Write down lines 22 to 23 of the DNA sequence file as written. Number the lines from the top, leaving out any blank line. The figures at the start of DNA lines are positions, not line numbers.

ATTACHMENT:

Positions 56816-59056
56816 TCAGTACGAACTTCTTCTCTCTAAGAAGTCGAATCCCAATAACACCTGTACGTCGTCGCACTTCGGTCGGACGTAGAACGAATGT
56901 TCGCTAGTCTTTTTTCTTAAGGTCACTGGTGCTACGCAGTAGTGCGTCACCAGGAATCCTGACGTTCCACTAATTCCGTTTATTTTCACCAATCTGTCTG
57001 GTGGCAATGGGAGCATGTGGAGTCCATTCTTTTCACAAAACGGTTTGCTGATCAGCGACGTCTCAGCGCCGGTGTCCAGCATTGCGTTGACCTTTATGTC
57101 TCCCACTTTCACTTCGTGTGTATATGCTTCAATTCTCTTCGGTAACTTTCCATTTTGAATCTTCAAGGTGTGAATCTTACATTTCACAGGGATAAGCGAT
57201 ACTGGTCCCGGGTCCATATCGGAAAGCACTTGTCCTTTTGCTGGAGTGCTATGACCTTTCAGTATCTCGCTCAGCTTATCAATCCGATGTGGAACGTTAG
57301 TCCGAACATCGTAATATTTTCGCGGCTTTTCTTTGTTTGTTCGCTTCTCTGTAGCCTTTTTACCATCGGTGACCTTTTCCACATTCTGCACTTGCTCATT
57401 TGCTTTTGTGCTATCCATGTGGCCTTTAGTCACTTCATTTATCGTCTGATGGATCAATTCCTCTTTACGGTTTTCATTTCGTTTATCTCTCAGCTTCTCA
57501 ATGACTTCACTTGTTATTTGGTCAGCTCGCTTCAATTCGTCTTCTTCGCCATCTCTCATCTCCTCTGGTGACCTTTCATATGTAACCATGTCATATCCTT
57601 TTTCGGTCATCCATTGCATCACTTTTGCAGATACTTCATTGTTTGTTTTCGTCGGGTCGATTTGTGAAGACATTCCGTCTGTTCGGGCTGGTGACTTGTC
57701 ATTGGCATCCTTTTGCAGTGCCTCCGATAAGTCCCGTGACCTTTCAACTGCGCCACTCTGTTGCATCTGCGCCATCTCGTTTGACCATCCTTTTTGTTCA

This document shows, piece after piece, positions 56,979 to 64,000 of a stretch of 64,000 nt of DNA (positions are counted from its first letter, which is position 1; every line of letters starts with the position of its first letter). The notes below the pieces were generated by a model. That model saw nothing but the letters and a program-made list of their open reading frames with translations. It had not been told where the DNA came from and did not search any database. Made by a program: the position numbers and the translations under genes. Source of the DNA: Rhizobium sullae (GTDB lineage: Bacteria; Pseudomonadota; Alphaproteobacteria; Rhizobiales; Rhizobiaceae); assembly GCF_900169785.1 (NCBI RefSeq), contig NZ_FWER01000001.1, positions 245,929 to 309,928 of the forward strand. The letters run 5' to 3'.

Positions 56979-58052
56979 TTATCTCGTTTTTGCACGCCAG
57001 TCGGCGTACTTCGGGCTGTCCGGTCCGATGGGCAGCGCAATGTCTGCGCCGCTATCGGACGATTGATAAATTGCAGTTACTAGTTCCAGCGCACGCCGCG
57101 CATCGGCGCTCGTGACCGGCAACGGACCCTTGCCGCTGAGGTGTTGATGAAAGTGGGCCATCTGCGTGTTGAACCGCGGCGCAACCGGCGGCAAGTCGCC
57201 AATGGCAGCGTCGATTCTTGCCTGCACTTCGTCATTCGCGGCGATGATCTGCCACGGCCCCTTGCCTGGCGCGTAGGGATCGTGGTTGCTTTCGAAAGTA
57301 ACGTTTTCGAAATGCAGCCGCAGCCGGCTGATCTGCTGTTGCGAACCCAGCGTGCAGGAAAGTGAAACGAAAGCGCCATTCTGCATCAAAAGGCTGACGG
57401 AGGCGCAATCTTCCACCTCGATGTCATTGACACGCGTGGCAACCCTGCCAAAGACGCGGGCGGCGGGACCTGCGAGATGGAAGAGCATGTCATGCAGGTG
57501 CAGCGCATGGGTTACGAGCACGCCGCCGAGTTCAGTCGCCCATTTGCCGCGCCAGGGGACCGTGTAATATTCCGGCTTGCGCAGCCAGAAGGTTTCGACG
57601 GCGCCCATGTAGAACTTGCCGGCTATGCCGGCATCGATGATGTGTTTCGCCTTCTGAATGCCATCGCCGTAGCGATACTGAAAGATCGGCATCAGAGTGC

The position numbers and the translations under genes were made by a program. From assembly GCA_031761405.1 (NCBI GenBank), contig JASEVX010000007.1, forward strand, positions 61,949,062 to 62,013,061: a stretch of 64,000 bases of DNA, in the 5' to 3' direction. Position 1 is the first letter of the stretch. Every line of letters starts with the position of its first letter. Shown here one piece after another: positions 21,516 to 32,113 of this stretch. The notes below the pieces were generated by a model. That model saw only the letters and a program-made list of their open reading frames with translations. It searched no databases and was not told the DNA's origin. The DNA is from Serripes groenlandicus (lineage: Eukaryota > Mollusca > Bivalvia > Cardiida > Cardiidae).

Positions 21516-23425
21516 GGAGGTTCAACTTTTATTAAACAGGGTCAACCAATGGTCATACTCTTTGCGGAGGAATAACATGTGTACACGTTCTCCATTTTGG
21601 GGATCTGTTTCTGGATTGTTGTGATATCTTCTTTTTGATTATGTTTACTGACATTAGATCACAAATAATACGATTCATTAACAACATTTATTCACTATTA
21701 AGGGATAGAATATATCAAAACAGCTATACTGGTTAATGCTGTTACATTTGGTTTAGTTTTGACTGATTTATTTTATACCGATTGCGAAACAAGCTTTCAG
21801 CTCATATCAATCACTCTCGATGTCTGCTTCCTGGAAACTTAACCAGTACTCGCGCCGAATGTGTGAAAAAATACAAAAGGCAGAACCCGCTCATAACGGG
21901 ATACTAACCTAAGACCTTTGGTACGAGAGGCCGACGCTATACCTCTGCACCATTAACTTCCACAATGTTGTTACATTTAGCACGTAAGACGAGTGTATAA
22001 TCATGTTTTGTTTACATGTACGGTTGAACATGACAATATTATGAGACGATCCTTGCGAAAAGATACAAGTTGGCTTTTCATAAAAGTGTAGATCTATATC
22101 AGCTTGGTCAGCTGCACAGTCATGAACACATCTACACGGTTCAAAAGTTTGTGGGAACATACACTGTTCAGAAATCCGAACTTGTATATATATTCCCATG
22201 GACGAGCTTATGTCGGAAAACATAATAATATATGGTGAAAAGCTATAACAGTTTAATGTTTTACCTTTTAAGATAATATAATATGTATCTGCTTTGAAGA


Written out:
The position numbers and the translations under genes were made by a program. From assembly GCA_031761405.1 (NCBI GenBank), contig JASEVX010000007.1, forward strand, positions 61,949,062 to 62,013,061: a stretch of 64,000 bases of DNA, in the 5' to 3' direction. Position 1 is the first letter of the stretch. Every line of letters starts with the position of its first letter. Shown here one piece after another: positions 21,516 to 32,113 of this stretch. The notes below the pieces were generated by a model. That model saw only the letters and a program-made list of their open reading frames with translations. It searched no databases and was not told the DNA's origin. The DNA is from Serripes groenlandicus (lineage: Eukaryota > Mollusca > Bivalvia > Cardiida > Cardiidae).

Positions 21516-23425